Tuesday, January 24, 2012

Don't let #McDstories McRuin your enterprise social media plans

In my line of work, I spend a lot of time allaying fears.  

I'm constantly reassuring my clients that they should take a chance and get involved in social media. "You've got to let your guard down," I say. "Be honest, transparent and humble, and constituents will reward you with loyalty and support. Put yourself out there." 

Usually it's good advice.

That's why the recent #McStories gaffe by McDonald's on Twitter is tough to watch. Because unfortunately, it's mistakes like this that serve as the perfect excuse for any business leader to NOT try something new. I can already hear my next client's response when I give her the advice above - "What are you, kidding me? You think I want to be the next McScrewup?" 

Ultimately such response would be a cop-out... a weak excuse to choose not to do the right thing for fear of the risk.

Yet this fear is more than present, it's pervasive. Client after client, experience after experience, I inevitably get the same question from business leaders I'm advising, usually in the form of "Can we delete negative comments?". (I blogged about this topic back in September 2011). This is effectively a question about risk and, ultimately, exercising control.

So I've decided to compile a list of reasons why this Twitter folly by McDonald's is different than the situation in which I'm advising my client, to prepare myself for the inevitable day when one of them references this as a reason not to take my advice. (Be sure your situation really IS different before using any of the arguments below).:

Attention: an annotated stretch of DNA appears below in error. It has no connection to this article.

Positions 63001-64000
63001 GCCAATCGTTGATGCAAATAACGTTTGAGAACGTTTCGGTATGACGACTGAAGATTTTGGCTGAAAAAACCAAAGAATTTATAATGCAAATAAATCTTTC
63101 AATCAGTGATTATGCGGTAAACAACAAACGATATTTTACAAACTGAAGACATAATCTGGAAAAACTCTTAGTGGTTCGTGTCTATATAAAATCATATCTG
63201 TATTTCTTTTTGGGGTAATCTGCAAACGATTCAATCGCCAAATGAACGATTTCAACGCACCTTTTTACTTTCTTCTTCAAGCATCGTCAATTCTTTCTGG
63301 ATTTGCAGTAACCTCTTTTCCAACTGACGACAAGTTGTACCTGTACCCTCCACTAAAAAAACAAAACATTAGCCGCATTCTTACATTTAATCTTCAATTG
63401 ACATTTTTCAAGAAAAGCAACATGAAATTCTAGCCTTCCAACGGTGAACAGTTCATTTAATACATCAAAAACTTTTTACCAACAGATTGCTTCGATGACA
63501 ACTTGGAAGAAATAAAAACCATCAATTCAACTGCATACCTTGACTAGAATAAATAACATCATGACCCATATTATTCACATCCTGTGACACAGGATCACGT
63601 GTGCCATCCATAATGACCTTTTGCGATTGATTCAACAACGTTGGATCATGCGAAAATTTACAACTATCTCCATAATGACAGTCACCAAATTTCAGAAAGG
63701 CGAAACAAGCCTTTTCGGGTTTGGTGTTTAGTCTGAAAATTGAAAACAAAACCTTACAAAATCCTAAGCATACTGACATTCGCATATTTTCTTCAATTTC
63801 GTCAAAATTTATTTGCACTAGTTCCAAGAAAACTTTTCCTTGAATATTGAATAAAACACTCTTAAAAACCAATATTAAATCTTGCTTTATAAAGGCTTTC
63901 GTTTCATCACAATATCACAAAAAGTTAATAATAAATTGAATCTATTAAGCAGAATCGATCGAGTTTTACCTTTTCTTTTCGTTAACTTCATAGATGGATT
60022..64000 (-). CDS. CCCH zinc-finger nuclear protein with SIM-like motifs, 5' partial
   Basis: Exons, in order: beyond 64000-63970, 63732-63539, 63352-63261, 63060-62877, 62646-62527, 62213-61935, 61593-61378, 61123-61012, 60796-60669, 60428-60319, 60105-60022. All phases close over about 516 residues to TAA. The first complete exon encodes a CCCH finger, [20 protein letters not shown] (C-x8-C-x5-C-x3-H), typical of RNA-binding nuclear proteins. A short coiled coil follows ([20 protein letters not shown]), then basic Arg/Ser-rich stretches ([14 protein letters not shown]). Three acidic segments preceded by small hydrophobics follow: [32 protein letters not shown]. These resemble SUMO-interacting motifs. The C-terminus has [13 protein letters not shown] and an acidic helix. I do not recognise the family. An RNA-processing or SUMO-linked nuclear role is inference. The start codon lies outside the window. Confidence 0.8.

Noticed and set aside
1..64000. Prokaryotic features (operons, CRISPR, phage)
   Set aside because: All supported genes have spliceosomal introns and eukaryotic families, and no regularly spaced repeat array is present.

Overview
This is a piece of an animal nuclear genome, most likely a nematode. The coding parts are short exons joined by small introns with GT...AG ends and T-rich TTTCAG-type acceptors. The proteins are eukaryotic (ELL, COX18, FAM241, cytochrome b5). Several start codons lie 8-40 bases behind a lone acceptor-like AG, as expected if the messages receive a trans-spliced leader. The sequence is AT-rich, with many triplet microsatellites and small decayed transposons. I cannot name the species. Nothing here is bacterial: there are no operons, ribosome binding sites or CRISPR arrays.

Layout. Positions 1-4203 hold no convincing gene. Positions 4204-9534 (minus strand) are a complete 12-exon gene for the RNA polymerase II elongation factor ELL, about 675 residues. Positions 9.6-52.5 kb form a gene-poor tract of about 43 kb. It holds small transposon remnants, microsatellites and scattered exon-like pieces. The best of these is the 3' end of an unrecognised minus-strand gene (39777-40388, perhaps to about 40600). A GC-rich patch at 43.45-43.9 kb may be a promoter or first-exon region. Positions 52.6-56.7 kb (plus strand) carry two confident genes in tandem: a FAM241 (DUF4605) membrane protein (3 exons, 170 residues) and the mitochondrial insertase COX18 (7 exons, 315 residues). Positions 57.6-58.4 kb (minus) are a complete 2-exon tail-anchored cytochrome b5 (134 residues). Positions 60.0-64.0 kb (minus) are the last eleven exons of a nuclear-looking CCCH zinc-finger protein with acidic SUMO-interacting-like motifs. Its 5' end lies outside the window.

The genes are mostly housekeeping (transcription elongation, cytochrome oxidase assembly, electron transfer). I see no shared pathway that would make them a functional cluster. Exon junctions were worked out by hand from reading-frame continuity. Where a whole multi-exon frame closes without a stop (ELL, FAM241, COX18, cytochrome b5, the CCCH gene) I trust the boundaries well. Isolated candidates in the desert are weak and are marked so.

• Consumers are a different lot than employees. Employees have a vested interest in your success and therefore want you to succeed.
  • While I don't advise censorship, you DO have control over the social environment in an enterprise, and therefore you can remove personal insults or profanity if they arise.
  • With the above stated, employees generally want to remain employed, so they'll keep their criticisms constructive. And even if you allow anonymous posting, most employees feel you can still find out who they are if they state anything too negatively (and let's be honest, they're probably right.) 
  • McDonald's brand has, for better and worse, come to symbolize ALL fast food, and fast food has legions of haters out there. These haters are just waiting for an excuse to pounce and talk trash about McDonald's, or fast food in general. You don't have this problem in the enterprise space.
  • This campaign was ill conceived in that it doesn't address a legitimate issue. The original purpose of the campaign was to share the pride that McDonald's farmers have in providing quality food; however I would argue that most fast food customers know the food isn't good for them, and DON'T CARE. Why try to put lipstick on a pig when everyone's happy with the pig as it is?

Do you have additional arguments to the ones I've listed above? Please use the comments section below to add them.

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